Installation view of “Marianne Berenhaut: Mine de rien,” with Poupées-poubelles, 1971–80. Photo: Michiel De Cleene, © Marianne Berenhaut

Marianne Berenhaut: To Change Is Human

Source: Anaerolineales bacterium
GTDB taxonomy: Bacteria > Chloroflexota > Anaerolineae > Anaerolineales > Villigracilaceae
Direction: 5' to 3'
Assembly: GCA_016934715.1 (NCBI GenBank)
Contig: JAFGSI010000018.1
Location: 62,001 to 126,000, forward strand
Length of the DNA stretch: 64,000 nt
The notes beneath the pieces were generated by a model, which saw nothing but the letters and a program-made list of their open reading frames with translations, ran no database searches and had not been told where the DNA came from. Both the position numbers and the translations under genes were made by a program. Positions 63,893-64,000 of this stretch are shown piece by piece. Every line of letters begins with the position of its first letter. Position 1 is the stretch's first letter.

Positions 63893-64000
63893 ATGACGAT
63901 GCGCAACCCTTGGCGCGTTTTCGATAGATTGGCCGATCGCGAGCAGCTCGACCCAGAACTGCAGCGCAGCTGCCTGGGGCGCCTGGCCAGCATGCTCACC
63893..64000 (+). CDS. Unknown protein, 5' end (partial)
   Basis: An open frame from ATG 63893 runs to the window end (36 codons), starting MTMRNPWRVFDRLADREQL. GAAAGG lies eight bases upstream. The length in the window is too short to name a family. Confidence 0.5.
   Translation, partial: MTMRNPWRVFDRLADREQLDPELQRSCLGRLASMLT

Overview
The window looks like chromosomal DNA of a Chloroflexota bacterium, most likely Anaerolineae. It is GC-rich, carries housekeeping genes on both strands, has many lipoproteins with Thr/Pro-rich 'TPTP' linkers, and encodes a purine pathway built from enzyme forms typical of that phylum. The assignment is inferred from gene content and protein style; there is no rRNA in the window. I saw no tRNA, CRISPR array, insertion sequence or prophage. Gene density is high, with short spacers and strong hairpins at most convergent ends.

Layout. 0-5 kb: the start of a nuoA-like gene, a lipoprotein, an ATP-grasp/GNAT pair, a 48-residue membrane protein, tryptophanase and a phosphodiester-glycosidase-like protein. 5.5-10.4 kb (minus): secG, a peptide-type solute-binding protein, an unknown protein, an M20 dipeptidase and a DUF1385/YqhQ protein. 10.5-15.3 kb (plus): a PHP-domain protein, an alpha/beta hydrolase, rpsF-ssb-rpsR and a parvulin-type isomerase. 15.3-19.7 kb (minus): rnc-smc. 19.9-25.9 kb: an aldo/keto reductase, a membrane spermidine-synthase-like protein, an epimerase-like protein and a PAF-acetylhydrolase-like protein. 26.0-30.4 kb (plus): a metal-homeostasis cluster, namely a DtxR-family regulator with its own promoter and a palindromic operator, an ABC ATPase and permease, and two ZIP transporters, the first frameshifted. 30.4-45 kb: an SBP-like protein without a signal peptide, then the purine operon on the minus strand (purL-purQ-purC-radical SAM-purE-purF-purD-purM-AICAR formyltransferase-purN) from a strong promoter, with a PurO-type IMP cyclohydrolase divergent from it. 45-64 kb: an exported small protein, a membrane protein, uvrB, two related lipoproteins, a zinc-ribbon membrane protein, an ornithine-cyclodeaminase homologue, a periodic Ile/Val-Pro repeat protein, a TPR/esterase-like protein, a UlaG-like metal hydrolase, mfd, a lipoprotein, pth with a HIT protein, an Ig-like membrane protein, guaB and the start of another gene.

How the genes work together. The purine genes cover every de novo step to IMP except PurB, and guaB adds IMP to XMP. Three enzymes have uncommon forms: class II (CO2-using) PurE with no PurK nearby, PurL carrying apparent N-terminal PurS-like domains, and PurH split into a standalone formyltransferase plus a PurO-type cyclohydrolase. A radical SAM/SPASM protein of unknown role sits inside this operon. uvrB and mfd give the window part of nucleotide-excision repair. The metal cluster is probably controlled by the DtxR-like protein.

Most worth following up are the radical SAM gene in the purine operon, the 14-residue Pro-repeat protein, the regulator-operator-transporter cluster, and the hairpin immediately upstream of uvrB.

A chance encounter with two of Marianne Berenhaut’s evocative sculptures—Pour la troisième fois on l’a sorti du tiroir (For the third time it was taken out of the drawer, 2010) and Fleur électrique (Electric flower, 2020)—proved a watershed moment for me. Hushed, melancholic, and surreal, they raised more questions than they answered. It was impossible to decide whether they were meant to be gut-wrenching or hallucinatory. The context provided some clues since both works were included in “Lacrimae Rerum, homage to Gustav Metzger—Part I” (2020) at the Dvir Gallery in Brussels. But next to the directness of Metzger’s Historic Photographs: No. 1: Liquidation of the Warsaw Ghetto, April 19-28 days, 1943 (1995–2020), Berenhaut’s works exuded a cryptic and stimulating aura . . .

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